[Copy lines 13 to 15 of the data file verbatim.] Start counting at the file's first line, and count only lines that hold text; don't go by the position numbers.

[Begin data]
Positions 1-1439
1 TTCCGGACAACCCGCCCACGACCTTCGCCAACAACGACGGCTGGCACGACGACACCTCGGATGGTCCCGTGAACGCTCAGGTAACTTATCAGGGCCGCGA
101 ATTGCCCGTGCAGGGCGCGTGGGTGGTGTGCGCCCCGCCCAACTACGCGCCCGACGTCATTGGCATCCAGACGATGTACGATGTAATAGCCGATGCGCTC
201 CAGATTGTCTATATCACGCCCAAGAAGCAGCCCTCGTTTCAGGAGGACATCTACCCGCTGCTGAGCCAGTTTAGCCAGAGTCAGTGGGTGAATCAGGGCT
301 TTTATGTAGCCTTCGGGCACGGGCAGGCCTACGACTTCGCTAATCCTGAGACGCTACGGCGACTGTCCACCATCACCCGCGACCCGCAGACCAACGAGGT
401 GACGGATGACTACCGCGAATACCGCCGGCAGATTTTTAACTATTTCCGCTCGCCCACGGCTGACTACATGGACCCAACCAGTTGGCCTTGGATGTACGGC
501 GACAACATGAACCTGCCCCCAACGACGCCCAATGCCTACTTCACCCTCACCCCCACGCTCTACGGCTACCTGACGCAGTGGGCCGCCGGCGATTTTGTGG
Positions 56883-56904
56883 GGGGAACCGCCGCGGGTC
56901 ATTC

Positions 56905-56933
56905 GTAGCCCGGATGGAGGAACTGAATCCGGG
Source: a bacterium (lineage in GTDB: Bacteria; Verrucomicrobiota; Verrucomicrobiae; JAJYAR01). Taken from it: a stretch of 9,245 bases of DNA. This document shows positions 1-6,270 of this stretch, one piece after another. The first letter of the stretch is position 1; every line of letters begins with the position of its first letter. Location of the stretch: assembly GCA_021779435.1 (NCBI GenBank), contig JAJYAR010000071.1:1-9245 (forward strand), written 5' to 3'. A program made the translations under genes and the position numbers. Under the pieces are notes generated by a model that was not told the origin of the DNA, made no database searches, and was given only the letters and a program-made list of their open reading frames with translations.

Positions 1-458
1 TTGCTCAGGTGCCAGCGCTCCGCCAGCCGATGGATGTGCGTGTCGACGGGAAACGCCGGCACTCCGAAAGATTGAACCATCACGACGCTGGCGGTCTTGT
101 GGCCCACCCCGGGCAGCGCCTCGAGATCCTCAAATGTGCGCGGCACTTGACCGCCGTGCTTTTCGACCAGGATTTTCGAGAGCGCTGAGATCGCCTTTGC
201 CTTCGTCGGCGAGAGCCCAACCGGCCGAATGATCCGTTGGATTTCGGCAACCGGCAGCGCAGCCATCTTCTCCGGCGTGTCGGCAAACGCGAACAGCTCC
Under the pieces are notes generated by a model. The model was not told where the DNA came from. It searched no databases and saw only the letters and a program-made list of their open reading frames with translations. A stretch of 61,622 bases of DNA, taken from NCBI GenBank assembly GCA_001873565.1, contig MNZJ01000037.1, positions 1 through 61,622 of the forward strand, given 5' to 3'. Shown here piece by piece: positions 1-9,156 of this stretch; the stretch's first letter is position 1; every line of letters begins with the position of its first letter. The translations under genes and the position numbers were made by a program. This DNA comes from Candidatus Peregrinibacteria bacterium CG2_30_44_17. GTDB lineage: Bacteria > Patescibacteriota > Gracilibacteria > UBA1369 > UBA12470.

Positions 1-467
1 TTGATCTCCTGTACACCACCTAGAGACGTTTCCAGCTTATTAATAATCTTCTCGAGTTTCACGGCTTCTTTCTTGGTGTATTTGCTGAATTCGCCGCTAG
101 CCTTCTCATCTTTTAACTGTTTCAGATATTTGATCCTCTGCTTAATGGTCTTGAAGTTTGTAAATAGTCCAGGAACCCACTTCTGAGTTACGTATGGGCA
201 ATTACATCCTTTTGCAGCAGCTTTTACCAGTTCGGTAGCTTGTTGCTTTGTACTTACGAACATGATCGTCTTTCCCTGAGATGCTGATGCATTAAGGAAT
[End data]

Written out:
Source: a bacterium (lineage in GTDB: Bacteria; Verrucomicrobiota; Verrucomicrobiae; JAJYAR01). Taken from it: a stretch of 9,245 bases of DNA. This document shows positions 1-6,270 of this stretch, one piece after another. The first letter of the stretch is position 1; every line of letters begins with the position of its first letter. Location of the stretch: assembly GCA_021779435.1 (NCBI GenBank), contig JAJYAR010000071.1:1-9245 (forward strand), written 5' to 3'. A program made the translations under genes and the position numbers. Under the pieces are notes generated by a model that was not told the origin of the DNA, made no database searches, and was given only the letters and a program-made list of their open reading frames with translations.

Positions 1-458
1 TTGCTCAGGTGCCAGCGCTCCGCCAGCCGATGGATGTGCGTGTCGACGGGAAACGCCGGCACTCCGAAAGATTGAACCATCACGACGCTGGCGGTCTTGT